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I have a question

show that $x^4- y^4 = z^2$ has no nontrivial solution where $x$, $y$ and $z$ are nonzero integers

I tried infinite descent to find solution but I could not find it. square of a number in mod 4 is 1 or 0 I also tried to use but got nothing.

Can you help? thanks

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This equation has infinitely many solutions, for example, $x=y=17$, $z=0$. You'll have a better chance of solving the problem if you get the statement right. – Gerry Myerson Jun 4 '12 at 1:04
you are right. I edit it – Brhn Jun 4 '12 at 1:15
@Brhn Please accept the answer if the answer is correct and you are satisfied with it, else please let us know if you have some more doubts. – Jayesh Badwaik Aug 4 '12 at 16:34

Suppose $z^2=y^4-x^4$ with $xyz\not=0$ for the smallest possible value of $z^2$. First we rewrite the equation as $y^4=x^4+z^2$ so that $\{z,x^2,y^2\}$ is a Pythagorean triple. It must be primitive, since if some prime $p$ divides $\gcd(x^2,y^2)$, then $p\,|\,y^2$ implies $p\,|\,y$ which gives $p^4\,|\,y^4$. Similarly, $p^4\,|\,x^4$, so $p^4\,|\,z^2$. This implies $p^2\,|\,z$, so that $\left({y/p}\right)^4-\left({x/p}\right)^4=\left({z/p^2}\right)^2$ is a smaller solution.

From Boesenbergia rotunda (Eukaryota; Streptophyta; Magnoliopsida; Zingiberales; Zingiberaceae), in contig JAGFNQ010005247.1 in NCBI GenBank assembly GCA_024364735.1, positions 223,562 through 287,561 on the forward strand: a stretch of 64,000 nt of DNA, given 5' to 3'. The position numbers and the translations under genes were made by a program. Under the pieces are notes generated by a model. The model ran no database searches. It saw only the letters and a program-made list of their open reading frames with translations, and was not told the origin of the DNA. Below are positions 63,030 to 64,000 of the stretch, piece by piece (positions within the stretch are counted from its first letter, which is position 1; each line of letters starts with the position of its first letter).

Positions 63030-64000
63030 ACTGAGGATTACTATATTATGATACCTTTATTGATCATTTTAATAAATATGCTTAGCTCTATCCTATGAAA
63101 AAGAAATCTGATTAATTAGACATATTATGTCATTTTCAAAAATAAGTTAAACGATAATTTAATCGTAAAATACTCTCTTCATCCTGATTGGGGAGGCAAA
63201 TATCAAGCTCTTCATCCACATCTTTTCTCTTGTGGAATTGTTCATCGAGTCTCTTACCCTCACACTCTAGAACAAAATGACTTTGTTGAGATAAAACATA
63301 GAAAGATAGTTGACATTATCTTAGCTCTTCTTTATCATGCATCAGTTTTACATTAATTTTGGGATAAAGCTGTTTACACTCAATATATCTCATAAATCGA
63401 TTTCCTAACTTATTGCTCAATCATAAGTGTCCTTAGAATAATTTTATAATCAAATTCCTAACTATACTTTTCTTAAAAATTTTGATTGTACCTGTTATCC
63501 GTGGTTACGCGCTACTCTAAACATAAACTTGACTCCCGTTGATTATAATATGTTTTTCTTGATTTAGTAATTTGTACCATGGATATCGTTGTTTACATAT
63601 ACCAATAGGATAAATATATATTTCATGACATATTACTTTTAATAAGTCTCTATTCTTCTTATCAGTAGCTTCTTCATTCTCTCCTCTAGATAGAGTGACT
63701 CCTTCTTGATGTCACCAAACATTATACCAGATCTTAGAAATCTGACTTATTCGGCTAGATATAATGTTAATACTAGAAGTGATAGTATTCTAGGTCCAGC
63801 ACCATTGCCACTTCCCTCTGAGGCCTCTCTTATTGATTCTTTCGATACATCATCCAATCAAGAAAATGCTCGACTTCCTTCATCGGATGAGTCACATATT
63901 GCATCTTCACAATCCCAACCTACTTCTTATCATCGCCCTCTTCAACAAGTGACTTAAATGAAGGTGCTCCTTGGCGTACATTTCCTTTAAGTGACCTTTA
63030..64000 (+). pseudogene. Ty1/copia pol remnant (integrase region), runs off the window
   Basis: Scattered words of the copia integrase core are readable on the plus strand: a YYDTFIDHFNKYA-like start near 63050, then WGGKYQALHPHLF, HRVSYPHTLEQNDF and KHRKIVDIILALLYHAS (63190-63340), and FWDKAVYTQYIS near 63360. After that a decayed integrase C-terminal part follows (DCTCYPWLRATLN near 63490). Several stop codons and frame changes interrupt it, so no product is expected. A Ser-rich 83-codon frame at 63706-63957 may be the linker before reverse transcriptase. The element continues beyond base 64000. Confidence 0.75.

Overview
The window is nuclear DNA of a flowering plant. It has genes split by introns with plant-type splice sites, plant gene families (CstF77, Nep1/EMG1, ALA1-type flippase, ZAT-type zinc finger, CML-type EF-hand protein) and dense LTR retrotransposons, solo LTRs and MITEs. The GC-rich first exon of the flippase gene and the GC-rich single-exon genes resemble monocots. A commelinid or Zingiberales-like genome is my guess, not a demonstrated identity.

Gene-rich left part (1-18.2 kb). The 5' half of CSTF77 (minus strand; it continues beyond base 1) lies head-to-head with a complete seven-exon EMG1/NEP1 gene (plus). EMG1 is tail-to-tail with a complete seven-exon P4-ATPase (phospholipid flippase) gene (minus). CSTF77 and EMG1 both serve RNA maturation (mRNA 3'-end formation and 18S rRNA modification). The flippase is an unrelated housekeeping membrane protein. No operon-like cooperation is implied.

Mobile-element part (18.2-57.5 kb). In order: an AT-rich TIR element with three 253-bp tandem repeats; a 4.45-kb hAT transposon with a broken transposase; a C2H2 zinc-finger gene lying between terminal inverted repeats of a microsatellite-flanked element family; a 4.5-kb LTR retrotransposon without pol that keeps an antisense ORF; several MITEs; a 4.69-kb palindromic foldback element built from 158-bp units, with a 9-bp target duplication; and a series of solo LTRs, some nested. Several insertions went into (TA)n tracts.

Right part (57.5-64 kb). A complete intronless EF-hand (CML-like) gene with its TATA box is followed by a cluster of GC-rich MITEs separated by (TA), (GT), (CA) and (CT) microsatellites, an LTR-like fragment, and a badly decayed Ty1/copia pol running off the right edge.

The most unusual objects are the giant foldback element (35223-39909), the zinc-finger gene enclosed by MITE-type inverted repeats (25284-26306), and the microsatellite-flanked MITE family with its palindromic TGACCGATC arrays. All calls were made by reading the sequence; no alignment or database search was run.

The Pythagorean triple $z,x^2,y^2$ is primitive and there are two cases:

If $x$ is even, then for some $m>n$, $(m,n)=1$, and $m\not\equiv n \pmod2$ we have $$ z=m^2-n^2,\quad x^2=2mn,\quad y^2=m^2+n^2.$$ Since $m,n$ have opposite parity, we can let $o$ denote the odd number and $e$ the even number among $\{m,n\}$. The primitive Pythagorean triple $\{n,m,y\}$ gives $$o=t^2-s^2,\quad e=2st,\quad y=t^2+s^2,$$ for some $t>s$, $(t,s)=1$, and $t\not\equiv s\pmod2$. The formula for $x^2$ now gives $$(x/2)^2=ts(t^2-s^2)$$ which expresses the product of three relatively prime numbers as a square. That means all three of them are squares: $s=u^2$, $t=v^2$, and $t^2-s^2=w^2$. In other words, $v^4-u^4=w^2$ is another solution to our equation, and it is smaller, since $v^4<t^2+s^2=y\leq y^4$.

If $x$ is odd, then for some $m>n$, $(m,n)=1$, and $m\not\equiv n\pmod2$ we have $$ x^2=m^2-n^2,\quad z=2mn,\quad y^2=m^2+n^2.$$ In this case $m^4-n^4=(xy)^2$ is a smaller solution, since $m^4<(m^2+n^2)^2=y^4$.

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+1. I had to delete my solution :). – user17762 Jun 4 '12 at 1:19
Why? Other solutions could give extra insight. – Byron Schmuland Jun 4 '12 at 1:22
Nope it was the same as yours. – user17762 Jun 4 '12 at 1:22
Oh, OK. ${}{}{}{}$ – Byron Schmuland Jun 4 '12 at 1:23
In the first paragraph, the Pythagorean triple doesn't have to be primitive just because extracting common divisors gives a smaller solution. But we can wlog let it be primitive. – user236182 Nov 3 '15 at 10:59

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